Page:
- 75 per cent of surveyed organisations have made decisions on return-to-office timelines but only 25 per cent of the companies have a return date.
- 33 per cent of companies expect returning workers to spend only two to three days per week in the office
- Key issues shaping future-of-work definitions are addressing talent availability concerns, rethinking company cultures and digitalisation
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Aon plc (NYSE: AON), a leading global professional services firm providing a broad range of risk, retirement and health solutions, has released the results of a new global human resources (HR) pulse survey focused on the steps companies are taking to bring the future of work to life.
Aon conducted its pulse survey from April 20-28, 2021, with a total of 1,451 human resources leaders and professionals responding globally. Complete study results, across multiple geographies and industries, are available here.
“The ongoing disruption caused by the COVID-19 pandemic has accelerated the need for an agile and resilient workforce,” said Peter Bentley, Global Chief Commercial Officer & Future of Work Leader for Human Capital solutions at Aon. “The focus on flexible working, while not new, has resulted in an unpacking of additional ‘future of work’ initiatives as highlighted by our survey findings. We see this trend continuing and driving positive momentum as companies build a more flexible, healthy workforce and invest in developing existing employee potential to drive innovation and performance.”
Companies plan for return to the office, but not everyone and not every day
In Singapore, 75 per cent of surveyed organisations have made decisions on return-to-office timeline but only 25 per cent of the companies have a return date.
However, companies do not expect everyone to return to the office. Forty-nine percent of surveyed organisations expect fewer than 75 per cent of office workers to return onsite once the COVID-19 pandemic is over.
Additionally, flexible or hybrid working options are on the rise, with 33 per cent of companies expecting returning workers to spend only two to three days per week in the office, and another 17 per cent of companies opting to give employees a choice in terms of how much time they spend in the office.
Supporting vaccine adoption through incentives
As workers head back onsite, companies are taking a proactive and supportive approach to vaccine adoption; however, they are largely stopping short of mandates. Only five per cent of surveyed organisations in Singapore currently plan to make COVID-19 vaccines mandatory for employees where allowed by law, with another nine per cent of organisations actively considering this approach.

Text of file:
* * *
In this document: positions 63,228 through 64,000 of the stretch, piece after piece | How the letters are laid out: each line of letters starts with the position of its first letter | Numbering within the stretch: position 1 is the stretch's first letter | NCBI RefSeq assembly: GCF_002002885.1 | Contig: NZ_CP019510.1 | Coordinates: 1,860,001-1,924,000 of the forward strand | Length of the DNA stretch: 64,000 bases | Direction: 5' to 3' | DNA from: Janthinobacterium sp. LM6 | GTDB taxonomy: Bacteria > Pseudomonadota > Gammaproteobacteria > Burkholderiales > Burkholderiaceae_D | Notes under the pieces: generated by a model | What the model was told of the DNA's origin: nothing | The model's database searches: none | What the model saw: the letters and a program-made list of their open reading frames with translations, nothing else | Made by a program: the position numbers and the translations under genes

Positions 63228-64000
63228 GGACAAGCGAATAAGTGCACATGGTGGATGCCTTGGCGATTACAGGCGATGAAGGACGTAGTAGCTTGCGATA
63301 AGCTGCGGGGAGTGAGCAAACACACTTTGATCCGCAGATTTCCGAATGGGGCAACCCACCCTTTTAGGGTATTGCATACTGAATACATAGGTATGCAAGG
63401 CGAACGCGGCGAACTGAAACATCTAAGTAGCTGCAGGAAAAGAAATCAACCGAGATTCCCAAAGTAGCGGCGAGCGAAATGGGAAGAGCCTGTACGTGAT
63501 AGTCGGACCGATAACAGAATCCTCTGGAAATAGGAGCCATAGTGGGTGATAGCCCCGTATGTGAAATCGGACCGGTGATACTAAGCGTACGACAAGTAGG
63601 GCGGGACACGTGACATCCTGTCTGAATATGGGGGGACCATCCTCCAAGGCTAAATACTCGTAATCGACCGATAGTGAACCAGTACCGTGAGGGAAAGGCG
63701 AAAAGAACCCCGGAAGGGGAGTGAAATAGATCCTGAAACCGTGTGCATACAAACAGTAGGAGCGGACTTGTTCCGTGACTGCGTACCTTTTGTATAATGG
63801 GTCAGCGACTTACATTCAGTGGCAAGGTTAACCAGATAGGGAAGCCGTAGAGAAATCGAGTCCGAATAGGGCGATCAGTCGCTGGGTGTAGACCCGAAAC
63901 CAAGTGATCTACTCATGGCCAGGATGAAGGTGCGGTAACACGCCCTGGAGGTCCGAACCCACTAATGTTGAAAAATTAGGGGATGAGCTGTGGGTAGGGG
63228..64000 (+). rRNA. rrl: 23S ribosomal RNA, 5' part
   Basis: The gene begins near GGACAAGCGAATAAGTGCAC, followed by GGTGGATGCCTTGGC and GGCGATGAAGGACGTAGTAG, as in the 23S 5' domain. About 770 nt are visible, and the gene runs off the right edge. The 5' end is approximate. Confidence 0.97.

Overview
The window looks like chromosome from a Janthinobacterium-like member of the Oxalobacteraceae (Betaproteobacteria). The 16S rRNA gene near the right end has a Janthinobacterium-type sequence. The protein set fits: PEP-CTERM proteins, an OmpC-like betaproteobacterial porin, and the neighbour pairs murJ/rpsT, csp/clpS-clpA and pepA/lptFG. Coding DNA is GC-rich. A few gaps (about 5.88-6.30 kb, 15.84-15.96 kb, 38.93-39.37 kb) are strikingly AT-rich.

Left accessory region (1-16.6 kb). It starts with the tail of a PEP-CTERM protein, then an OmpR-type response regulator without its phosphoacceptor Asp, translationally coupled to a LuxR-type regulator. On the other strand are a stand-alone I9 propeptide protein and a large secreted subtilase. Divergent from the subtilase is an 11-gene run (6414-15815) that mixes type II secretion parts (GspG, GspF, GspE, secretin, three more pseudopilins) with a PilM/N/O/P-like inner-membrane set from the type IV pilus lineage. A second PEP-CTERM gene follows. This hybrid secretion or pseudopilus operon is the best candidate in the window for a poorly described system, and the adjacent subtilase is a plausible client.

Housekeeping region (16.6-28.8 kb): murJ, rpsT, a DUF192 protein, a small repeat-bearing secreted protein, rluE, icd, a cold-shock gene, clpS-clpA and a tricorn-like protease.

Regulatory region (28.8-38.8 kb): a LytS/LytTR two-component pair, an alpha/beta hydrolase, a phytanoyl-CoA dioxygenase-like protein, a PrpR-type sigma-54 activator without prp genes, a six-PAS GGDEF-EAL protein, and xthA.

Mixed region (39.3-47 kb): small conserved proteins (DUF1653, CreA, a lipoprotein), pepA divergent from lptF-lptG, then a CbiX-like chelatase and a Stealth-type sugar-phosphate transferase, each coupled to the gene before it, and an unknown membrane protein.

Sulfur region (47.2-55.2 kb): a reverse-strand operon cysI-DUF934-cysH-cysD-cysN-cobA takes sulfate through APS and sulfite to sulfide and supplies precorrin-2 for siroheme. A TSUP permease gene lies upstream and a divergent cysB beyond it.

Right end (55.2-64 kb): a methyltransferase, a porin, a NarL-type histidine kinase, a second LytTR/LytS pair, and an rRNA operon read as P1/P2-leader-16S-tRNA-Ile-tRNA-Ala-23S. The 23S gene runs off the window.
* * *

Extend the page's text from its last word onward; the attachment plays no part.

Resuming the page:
Meanwhile, 34 per cent of organisations in Singapore are offering incentives to employees who receive COVID-19 vaccines, most often in the form of paid time-off to receive and recover from injections, and 46 per cent of companies are actively educating employees on the benefits of getting vaccinated.
Future-of-work strategies and inclusion and diversity efforts are tightly linked
Focused on the future, almost three in four surveyed companies (70 per cent) in Singapore have one or more teams or taskforces defining, managing and implementing the future of work. In addition, 80 per cent of organisations say they now have a clear and consistent definition for what the future of work means for their business or expect to have a definition in the next six months.
The three most prevalent issues shaping future-of-work definitions in Singapore are addressing talent availability concerns, rethinking company cultures and digitalisation, cited by 93 per cent, 86 per cent and 80 per cent of companies, respectively.
Looking more closely at inclusion and diversity efforts, 44 per cent of surveyed companies in Singapore state HR teams are most responsible for leading programmes in this area. Additionally, 86 per cent of firms have created or are planning to create inclusion and diversity metrics or goals to track progress, with diversity encompassing diversity of thought as well as employee demographics.
Efforts to rethink location-based compensation continue
With remote work on the rise, 69 per cent of surveyed organisations in Singapore have adjusted, or are considering adjusting, geographic pay differentials as a result of the pandemic. Among companies actively adjusting pay based on shifting employee locations, 87 per cent are re-examining pay rates using fresh market data and 39 per cent are adding more granularity to the geographic zones they consider.
However, making adjustments of this nature isn’t without challenges. Top concerns for Singapore organisations include the difficulty of adopting and maintaining market-aligned pay rates across numerous locations (72 per cent) and employment-related concerns and work policies (67 per cent). In both cases, surveyed companied cited these issues as moderately, very or extremely challenging.